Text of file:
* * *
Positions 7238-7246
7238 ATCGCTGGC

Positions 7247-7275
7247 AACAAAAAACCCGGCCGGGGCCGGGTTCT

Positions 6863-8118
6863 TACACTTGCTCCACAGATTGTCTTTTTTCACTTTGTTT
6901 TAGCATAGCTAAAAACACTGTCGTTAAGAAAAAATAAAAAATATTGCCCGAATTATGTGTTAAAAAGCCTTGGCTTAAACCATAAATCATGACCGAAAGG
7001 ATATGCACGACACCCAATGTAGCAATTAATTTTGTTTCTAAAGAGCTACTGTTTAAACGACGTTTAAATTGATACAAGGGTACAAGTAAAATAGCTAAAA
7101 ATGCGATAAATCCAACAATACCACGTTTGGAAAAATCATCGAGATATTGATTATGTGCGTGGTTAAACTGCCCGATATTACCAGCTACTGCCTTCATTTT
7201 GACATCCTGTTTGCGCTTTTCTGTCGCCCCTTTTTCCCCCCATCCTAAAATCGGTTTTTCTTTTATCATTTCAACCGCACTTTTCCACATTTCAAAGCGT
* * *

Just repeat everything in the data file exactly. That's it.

Positions 7238-7246
7238 ATCGCTGGC

Positions 7247-7275
7247 AACAAAAAACCCGGCCGGGGCCGGGTTCT

Positions 6863-8118
6863 TACACTTGCTCCACAGATTGTCTTTTTTCACTTTGTTT
6901 TAGCATAGCTAAAAACACTGTCGTTAAGAAAAAATAAAAAATATTGCCCGAATTATGTGTTAAAAAGCCTTGGCTTAAACCATAAATCATGACCGAAAGG
7001 ATATGCACGACACCCAATGTAGCAATTAATTTTGTTTCTAAAGAGCTACTGTTTAAACGACGTTTAAATTGATACAAGGGTACAAGTAAAATAGCTAAAA
7101 ATGCGATAAATCCAACAATACCACGTTTGGAAAAATCATCGAGATATTGATTATGTGCGTGGTTAAACTGCCCGATATTACCAGCTACTGCCTTCATTTT
7201 GACATCCTGTTTGCGCTTTTCTGTCGCCCCTTTTTCCCCCCATCCTAAAATCGGTTTTTCTTTTATCATTTCAACCGCACTTTTCCACATTTCAAAGCGT